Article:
All the time I’m talking I’m not looking at the kid. Like in the Catholic confession box, it’s easy to let it out because the priest is at the other side of a screen and there’s no eye contact. When I’m finished, I feel tired. Like it’s the end of the day instead of the beginning. I catch the waitress’s eye and signal for the check.

“She sounds nice,” the kid says. She’s finished eating and the glass is empty too. She’s gazing across the table at me, her expression solemn. But I don’t see what I’m expecting. I don’t see anger. I don’t see blame. What I do see is a small replica of Lela.

“She is, kid. Uh ... she was.”

She studies me for a couple of moments. “I’m glad you knew her,” she says. She gets up from the table. She puts on her puffy jacket, lifts her dayback by a strap. “Thanks for the breakfast.” Her voice is steady, but it is still the voice of a child. It’s a ricochet puck that slides right by me. Before I can get up she’s heading for the door. By the time I stand and drop a couple of bills on the table, she’s gone.

I walk quickly outside. I look up and down. Her red jacket bobs out in a group crossing an intersection a block away. I jink across the street through the traffic. Some drivers have to brake, sound their annoyance. I ignore them, make it to the other side.

I can’t see the kid now. But at least I know the direction. I break into a run. There are only two ways she will go, straight along this street or down the next one to my right. At the lights I still don’t see her. A woman stands on the corner, maybe waiting for somebody.

“A kid, young girl, red puffy jacket,” I say. “You see her?”

She hesitates. “My ... niece,” I say quickly. “She’s upset, just lost her Mom.”

The woman nods, points down the cross street.

“Thanks,” I mutter. Step up my pace. If I miss her on this one, the odds are against me being as lucky again. In the city, people don’t see people.

I catch up a block further on. She’s looking at a bus map. I stop a few feet away, catch my breath.


She looks around. I see in her eyes that she didn’t expect me to follow.

“It’s OK, kid. But we need to talk some more.”

I take her to the Glenbow Museum, down on 9th Avenue. OK, just because I deal doesn’t mean I’m not interested in culture. Besides, my business hours are later in the day and I often have time to kill. Museums and galleries are good places to be, in from the cold without having to spend much money. I figure it’s neutral ground for me and the kid.

Maybe it isn’t. The Glenbow is where I first met Lela.

I like the Charlie Russell paintings of the Old West. So we sit on a bench in the room where they hang his ‘Seeking the Trail’. Russell managed to capture the dignity of the Indians on the Great Plains before it disappeared under the relentless tide of us and our crass ways. I point at the painting. “What do you think?”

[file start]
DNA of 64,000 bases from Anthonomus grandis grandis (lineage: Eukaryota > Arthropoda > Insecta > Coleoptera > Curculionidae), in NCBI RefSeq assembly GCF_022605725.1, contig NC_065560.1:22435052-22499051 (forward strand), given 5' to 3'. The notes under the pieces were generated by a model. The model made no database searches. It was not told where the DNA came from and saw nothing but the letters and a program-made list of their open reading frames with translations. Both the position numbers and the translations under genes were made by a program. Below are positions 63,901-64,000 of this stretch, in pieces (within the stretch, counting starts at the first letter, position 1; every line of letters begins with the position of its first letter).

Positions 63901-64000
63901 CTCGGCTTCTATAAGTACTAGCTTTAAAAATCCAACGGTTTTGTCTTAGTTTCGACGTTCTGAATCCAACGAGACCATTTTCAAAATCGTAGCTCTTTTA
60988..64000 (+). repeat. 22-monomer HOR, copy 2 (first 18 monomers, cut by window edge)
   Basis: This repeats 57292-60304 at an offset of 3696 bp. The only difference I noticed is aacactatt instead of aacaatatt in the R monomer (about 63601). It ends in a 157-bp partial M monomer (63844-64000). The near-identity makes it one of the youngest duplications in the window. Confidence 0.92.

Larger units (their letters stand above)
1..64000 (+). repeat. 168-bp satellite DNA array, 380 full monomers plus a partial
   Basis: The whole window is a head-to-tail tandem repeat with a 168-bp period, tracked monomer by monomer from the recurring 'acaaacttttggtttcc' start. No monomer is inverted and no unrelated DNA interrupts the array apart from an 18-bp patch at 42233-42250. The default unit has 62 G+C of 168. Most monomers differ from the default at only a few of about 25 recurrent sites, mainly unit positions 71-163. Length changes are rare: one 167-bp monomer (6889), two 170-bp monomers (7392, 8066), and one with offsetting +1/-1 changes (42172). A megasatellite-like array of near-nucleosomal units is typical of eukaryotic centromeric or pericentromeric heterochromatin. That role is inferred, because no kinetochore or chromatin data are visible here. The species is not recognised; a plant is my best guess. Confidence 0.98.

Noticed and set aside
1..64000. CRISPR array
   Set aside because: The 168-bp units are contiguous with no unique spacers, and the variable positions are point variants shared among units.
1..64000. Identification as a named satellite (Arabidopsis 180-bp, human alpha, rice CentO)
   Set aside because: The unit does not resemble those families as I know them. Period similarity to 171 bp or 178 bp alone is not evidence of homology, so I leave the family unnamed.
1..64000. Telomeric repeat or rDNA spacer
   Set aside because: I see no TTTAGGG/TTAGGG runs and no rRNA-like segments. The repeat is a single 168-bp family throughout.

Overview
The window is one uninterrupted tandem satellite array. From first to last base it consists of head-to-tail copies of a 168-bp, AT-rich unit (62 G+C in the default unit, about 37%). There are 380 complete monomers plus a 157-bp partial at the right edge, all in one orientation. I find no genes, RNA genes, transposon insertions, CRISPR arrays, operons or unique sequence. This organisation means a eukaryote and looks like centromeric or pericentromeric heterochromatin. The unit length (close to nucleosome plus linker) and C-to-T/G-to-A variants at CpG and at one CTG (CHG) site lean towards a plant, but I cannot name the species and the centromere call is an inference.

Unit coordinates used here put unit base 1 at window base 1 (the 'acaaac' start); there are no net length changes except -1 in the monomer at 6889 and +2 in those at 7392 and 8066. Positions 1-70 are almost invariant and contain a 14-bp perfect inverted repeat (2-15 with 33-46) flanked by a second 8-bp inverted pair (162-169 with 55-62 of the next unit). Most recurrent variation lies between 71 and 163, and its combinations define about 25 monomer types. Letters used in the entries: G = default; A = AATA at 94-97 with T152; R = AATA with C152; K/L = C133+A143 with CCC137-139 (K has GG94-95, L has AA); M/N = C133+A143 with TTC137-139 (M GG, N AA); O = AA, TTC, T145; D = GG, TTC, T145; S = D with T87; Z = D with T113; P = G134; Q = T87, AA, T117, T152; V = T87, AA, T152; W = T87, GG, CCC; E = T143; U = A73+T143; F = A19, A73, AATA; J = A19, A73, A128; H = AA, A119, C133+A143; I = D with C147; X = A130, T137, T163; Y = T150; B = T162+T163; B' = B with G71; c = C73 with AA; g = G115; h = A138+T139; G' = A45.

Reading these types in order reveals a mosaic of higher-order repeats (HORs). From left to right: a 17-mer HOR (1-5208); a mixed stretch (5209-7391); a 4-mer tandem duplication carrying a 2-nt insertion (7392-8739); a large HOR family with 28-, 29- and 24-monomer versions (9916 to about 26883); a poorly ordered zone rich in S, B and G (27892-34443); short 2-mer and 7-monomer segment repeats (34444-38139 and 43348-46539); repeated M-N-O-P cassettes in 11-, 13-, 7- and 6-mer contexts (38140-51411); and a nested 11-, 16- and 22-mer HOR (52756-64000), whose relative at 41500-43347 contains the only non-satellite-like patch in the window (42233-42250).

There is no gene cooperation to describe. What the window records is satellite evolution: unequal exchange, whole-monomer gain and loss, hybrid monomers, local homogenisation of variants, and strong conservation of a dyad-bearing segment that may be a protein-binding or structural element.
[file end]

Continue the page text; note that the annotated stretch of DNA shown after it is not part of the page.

She looks at it. “Freedom,” she says quietly. “We took it from them.” If I had any doubt about her being Lela’s daughter, I don’t have now. She has the same way of thinking. Some of it rubbed off on me, though maybe not enough.

There’s nobody else in the room this time of the morning. I need to say something, but I don’t know what it should be. In the end, because any more silence would be impossible to cross, I just jump in. “I need you to go to school, kid.”

“Call me Gemma.”

“I need you to go to school, Gemma.”

She thinks on this, raises an eyebrow. “Why?”

I have the answer. “So you don’t turn out like me. Or worse.”

“How bad is that?” She has the mind of a Jesuit.

“Too bad for you to want it,” I say. I’m thinking that I wish somebody might have told me the same thing once. And that I might have listened.

She gets up from the bench. Takes a wander around the room, stops at a couple of the other pieces. In the end she comes back to the ‘Trail’. Stares at it for a while.

“It was easier then,” she says eventually.

“Why?” I try it her way. Ask the questions.

She shrugs. “Everyone knew who they were.”

“Do you know who you are?”

She nods.


Her small smile is like what Lela used to give me. “I’m me.”

I realise then that it wasn't herself she'd meant when she talked about it being easier in the time of the Indians. But I take the hook without even thinking about it. “And who is you?”

She looks directly into me. “Maybe you won’t take the chance to know?”

I know the difference between ‘take’ and ‘get’.

We stand outside the museum. The sun has shifted the earlier cloud, but it isn’t much warmer. I look at the kid. Gemma. Her expression is Lela's calm one. I turn back to the street. It doesn't look like how I've known it.

I wonder how I’ll convince management to let us both stay in the Gaugin until I find an apartment suitable for a father and adopted daughter. I need to talk to the nuns too, find out how I go about adopting Lela's child.

I also need to find another way of making a living. Lela didn't want her kid brought up by a dealer.

None of this is going to be easy. But I think I see just the faintest hint of light in the far distance.

© November 2009 Brian Byrne